Opened in 1910, the Howard was the first large music venue in the nation for black audiences, opening more than two decades before the Apollo in New York. Through the ’60s, it thrived, hosting the most important musicians on the circuit, including Billie Holiday, Miles Davis, Marvin Gaye and the Supremes.
But those were the good days, before riots in 1968 devastated the neighborhood, before urban flight, before the crime of the 1980s. The Howard Theatre was deemed a national landmark in 1974, but by then the calls to save the Howard — and the city itself — were reaching the level of a tea-kettle scream. By 1981, The Post had dubbed Seventh and T “D.C.’s meanest corner.”
Everyone wanted the Howard reopened, but “no one wanted to touch it,” recalls Chip Ellis, whose Ellis Development Group was tapped by the city in 2006 to restore the theater and, effectively, the neighborhood, with a major office and apartment project next door. “I said, ‘We’ve got to do this. One, we’ve got to bring back the history and make this a real destination, and two, if we lose it, we’re going to lose a part of our culture.’ ”
The audience on Monday will be treated to a sight that for a long time was unfathomable: The outside of the theater has been restored to look as it did in 1910 (a feat that required uncovering windows that were bricked over in a previous renovation). Inside is a venue that didn’t just receive a slap of paint, but fully embraced the zeitgeist.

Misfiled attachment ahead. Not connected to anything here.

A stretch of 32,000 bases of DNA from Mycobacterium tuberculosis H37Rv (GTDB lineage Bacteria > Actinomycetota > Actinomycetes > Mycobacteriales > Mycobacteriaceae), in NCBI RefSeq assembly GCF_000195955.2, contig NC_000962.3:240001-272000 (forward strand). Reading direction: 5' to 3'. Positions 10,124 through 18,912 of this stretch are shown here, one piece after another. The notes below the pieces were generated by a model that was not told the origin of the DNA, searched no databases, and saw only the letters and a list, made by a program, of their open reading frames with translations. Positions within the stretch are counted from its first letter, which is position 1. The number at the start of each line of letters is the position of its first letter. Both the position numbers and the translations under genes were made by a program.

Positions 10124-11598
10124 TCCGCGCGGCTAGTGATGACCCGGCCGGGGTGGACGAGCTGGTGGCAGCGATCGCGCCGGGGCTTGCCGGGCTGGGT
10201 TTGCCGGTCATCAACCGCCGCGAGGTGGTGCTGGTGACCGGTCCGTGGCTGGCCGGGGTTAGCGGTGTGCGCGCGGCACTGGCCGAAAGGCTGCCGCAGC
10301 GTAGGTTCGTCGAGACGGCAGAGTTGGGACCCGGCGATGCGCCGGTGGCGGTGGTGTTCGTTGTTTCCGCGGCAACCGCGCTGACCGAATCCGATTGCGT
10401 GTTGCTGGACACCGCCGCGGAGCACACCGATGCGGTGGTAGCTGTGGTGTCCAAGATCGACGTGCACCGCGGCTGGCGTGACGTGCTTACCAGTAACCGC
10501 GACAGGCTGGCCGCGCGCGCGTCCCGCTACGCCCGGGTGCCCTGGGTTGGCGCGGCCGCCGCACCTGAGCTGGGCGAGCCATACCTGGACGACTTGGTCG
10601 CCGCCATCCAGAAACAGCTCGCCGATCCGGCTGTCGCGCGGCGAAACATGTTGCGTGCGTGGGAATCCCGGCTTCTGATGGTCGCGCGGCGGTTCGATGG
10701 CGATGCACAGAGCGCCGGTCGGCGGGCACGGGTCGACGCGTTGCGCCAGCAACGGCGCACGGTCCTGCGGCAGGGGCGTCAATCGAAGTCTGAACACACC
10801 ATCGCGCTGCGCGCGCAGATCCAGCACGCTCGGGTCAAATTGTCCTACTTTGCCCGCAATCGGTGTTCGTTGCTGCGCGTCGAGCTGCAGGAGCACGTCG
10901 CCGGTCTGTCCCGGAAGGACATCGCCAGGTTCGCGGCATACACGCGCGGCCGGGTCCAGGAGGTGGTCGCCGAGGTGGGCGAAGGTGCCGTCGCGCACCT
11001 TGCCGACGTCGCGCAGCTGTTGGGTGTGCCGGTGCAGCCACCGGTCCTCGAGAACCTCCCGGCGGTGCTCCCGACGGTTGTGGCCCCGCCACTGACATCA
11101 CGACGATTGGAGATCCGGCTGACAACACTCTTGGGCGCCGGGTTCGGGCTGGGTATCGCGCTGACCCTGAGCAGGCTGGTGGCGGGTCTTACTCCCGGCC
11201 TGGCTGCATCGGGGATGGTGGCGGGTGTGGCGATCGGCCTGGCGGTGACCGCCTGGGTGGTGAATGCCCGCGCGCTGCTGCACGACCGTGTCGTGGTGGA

The $29 million renovation has done away with the neoclassical architecture of the Howard’s heady early days and stripped the venue of its dingy, too-small theater seats. In their place are curvaceous black-walnut walls, dozens of cushy banquettes, 200-inch HD screens and VIP areas. The 12,000-square-foot venue will make room for more than 1,000 standing and — here’s what will set it apart from some other area music venues such as the new Fillmore — it will seat 600 at tables for more intimate supper-club-style concerts.
The Howard was also outfitted with a gleaming kitchen. Celebu-chef Marcus Samuelsson of Harlem’s Red Rooster (and a winner on “Top Chef Masters”) was brought in to create Southern-tinged dinner and brunch dishes (think: crab cakes in curry sauce, shrimp and grits, steak frites and herb-crusted salmon) and train the Howard’s staff.
The first several months are already booked with shows by Bad Brains, the Roots, Chuck Brown and Wanda Sykes, as well as Blue Oyster Cult and Michael Bolton. “We’re booking the space very eclectically,” explains Steven Bensusan, president of Blue Note Entertainment Group, which will operate the Howard. “One night we’re having a rock show, and another night we’re having an R&B or hip-hip show. We want to keep the room going.”